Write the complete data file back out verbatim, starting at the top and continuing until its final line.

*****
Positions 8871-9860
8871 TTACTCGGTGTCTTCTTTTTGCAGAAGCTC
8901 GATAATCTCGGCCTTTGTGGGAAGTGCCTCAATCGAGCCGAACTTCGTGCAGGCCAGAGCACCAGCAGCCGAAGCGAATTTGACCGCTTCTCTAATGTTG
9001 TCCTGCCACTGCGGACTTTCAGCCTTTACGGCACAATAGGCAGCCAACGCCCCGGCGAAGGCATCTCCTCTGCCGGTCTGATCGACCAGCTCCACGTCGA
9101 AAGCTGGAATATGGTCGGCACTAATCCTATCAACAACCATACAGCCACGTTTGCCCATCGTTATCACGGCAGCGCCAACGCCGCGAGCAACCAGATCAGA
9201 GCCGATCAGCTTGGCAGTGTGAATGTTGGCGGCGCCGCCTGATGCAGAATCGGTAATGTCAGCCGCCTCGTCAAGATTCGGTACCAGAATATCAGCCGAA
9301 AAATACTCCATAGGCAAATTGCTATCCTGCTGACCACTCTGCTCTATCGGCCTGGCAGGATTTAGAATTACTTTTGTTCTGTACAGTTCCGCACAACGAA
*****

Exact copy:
Positions 8871-9860
8871 TTACTCGGTGTCTTCTTTTTGCAGAAGCTC
8901 GATAATCTCGGCCTTTGTGGGAAGTGCCTCAATCGAGCCGAACTTCGTGCAGGCCAGAGCACCAGCAGCCGAAGCGAATTTGACCGCTTCTCTAATGTTG
9001 TCCTGCCACTGCGGACTTTCAGCCTTTACGGCACAATAGGCAGCCAACGCCCCGGCGAAGGCATCTCCTCTGCCGGTCTGATCGACCAGCTCCACGTCGA
9101 AAGCTGGAATATGGTCGGCACTAATCCTATCAACAACCATACAGCCACGTTTGCCCATCGTTATCACGGCAGCGCCAACGCCGCGAGCAACCAGATCAGA
9201 GCCGATCAGCTTGGCAGTGTGAATGTTGGCGGCGCCGCCTGATGCAGAATCGGTAATGTCAGCCGCCTCGTCAAGATTCGGTACCAGAATATCAGCCGAA
9301 AAATACTCCATAGGCAAATTGCTATCCTGCTGACCACTCTGCTCTATCGGCCTGGCAGGATTTAGAATTACTTTTGTTCTGTACAGTTCCGCACAACGAA